Joan Mazza


I am the oak leafing out early
this spring, catkins dusting the air,
acorns eaten or planted by squirrels.

I am the last daffodils, white
double-blooms, fragrant and wilting,
stepping aside for iris and roses.

Mosses fluffed after rain, lichen
in gray-green calls and pale patches,
moles tunneling— I am those, too.

My heart is in the woodpile beneath
the brown tarp, fire hidden within its cells,
source of heat and light, home

to shelf fungi, termites, beetles, shelter
for mice. In the hindgut of wood roaches,
I am over fifty species of flagellates.

In the pond, I am blue gill and catfish,
water striders and chorus frogs, algae,
bacteria and rotifers whirling.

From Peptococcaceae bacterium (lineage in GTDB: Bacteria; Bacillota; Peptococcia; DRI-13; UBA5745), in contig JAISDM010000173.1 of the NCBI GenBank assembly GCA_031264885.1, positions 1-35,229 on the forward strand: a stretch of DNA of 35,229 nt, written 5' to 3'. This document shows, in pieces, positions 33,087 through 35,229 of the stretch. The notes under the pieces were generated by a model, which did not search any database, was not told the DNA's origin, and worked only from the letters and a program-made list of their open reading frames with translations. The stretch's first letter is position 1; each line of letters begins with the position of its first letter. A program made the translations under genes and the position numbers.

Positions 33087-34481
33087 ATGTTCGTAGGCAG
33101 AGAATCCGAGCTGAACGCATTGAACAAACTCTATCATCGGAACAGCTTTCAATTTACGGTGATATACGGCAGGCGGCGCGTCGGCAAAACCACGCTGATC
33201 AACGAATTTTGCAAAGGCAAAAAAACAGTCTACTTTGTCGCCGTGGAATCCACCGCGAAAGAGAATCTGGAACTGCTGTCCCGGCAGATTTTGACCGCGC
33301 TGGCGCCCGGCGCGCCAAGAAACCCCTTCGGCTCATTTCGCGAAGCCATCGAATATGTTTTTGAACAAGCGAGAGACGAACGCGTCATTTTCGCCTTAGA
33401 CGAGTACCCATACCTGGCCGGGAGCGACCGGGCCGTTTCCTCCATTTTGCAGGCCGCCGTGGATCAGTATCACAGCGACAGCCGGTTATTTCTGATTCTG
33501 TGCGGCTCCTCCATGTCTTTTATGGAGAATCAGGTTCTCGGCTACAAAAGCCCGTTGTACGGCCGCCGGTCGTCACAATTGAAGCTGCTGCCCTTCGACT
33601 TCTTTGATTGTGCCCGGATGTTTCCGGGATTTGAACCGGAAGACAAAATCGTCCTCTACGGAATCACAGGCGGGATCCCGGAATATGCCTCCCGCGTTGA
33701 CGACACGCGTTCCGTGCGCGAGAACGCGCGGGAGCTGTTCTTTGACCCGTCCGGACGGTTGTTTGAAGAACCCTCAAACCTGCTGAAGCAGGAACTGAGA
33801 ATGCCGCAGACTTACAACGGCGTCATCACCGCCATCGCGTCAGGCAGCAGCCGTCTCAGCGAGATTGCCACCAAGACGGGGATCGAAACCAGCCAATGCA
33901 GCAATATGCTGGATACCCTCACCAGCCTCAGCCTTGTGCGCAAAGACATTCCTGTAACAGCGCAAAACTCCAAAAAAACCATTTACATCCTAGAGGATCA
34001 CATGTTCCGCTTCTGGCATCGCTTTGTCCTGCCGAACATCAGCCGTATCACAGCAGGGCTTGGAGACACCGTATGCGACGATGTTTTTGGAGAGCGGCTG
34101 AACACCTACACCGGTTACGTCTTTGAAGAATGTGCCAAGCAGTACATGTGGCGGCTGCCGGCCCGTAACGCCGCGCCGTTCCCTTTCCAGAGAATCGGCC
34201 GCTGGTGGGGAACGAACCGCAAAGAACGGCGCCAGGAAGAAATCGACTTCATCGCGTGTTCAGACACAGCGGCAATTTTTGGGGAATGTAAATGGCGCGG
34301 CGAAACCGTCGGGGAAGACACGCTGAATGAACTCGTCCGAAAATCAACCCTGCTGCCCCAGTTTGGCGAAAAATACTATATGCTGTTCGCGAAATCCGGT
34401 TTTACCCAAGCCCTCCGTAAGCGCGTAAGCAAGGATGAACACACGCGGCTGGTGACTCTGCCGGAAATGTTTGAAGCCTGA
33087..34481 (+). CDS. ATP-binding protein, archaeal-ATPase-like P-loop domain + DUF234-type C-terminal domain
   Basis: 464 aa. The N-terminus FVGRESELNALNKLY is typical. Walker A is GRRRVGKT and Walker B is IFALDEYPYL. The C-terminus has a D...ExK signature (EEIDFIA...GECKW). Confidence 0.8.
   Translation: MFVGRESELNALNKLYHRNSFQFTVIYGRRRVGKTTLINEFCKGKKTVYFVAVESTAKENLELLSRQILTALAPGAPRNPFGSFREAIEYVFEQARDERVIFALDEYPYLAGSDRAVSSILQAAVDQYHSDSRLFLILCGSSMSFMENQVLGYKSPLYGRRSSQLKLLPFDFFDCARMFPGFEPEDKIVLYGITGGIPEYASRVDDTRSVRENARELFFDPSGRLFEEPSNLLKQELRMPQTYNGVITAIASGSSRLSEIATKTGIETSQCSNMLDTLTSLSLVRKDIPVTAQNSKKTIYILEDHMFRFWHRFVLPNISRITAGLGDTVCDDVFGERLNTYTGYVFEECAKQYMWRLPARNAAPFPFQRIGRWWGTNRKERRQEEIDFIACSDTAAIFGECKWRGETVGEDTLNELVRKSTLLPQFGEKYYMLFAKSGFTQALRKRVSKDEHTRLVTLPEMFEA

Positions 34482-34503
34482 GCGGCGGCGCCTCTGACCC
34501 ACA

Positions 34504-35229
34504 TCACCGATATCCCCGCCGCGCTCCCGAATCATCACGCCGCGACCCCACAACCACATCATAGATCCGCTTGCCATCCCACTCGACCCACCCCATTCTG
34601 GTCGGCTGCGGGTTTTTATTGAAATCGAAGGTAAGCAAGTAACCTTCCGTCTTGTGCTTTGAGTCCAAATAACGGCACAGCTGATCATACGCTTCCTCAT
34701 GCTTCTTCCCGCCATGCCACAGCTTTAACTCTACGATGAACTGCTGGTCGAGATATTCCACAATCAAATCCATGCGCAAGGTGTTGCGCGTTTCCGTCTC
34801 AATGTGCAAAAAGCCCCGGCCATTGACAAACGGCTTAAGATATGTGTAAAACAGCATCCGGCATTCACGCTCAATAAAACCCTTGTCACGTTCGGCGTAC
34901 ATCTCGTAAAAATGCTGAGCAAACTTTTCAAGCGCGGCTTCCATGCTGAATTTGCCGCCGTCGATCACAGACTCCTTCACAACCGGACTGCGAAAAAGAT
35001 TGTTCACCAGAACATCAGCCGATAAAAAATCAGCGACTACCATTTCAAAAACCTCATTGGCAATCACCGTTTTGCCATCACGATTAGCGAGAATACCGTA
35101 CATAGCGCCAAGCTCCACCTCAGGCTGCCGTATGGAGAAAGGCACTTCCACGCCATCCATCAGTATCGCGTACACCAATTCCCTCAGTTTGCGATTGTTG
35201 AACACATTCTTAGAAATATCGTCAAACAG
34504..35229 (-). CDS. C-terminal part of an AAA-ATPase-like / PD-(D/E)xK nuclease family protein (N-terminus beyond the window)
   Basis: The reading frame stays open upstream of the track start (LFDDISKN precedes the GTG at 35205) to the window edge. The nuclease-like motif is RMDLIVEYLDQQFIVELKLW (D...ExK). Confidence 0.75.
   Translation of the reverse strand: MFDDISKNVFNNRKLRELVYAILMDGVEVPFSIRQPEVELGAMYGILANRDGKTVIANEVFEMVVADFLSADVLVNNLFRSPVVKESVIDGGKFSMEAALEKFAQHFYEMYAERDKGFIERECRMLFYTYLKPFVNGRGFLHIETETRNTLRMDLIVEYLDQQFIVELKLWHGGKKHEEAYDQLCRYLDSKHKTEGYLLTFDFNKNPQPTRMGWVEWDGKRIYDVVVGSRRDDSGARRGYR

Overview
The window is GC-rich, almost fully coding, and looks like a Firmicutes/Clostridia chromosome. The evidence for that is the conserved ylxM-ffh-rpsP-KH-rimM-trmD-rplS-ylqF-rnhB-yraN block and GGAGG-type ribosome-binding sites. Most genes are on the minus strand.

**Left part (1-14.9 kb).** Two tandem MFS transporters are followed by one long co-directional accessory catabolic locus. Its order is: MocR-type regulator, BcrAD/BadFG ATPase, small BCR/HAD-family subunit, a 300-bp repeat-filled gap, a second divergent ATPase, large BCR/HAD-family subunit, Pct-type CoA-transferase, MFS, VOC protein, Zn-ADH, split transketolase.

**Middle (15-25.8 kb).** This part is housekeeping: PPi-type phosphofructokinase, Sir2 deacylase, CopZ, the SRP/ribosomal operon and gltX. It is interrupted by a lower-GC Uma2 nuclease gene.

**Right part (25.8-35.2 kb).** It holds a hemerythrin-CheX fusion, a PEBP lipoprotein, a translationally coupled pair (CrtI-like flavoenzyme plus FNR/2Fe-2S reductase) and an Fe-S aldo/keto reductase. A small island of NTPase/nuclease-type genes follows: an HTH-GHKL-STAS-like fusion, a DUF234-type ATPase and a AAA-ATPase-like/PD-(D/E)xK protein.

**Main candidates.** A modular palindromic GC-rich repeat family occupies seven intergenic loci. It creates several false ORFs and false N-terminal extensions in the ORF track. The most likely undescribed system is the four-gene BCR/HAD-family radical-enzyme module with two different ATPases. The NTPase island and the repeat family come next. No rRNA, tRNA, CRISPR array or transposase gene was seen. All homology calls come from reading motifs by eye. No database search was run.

I am azaleas blooming white and garnet,
spring onions, vetch, blue petals
of periwinkle. Box and snapping turtle,

water snake, skunks and chipmunks, stray
felines and fox, raccoons and possum,
I am alive today.

This is a pen...


Joan Mazza has worked as a medical microbiologist, psychotherapist, sex therapist, writing coach and seminar leader. She is the author of six books, including Dreaming Your Real Self (Perigee/Penguin/Putnam), and her work has appeared in Cider Press Review, Rattle, Off the Coast, Kestrel, Permafrost, Slipstream, American Journal of Nursing, The MacGuffin, Writer’s Digest, Emerge Literary Journal, the minnesota review, Personal Journaling, and Playgirl. She ran away from the hurricanes of South Florida to be surprised by the earthquakes and tornadoes of rural central Virginia, where she writes poetry and does fabric and paper art.

“By reading and writing poetry, I come to terms with my obsessions.”

One thought on “Joan Mazza

  1. i find myself thinking of these community, both existing and imagined in the first couple of lines. No once close to you can have only one meaning to these words.

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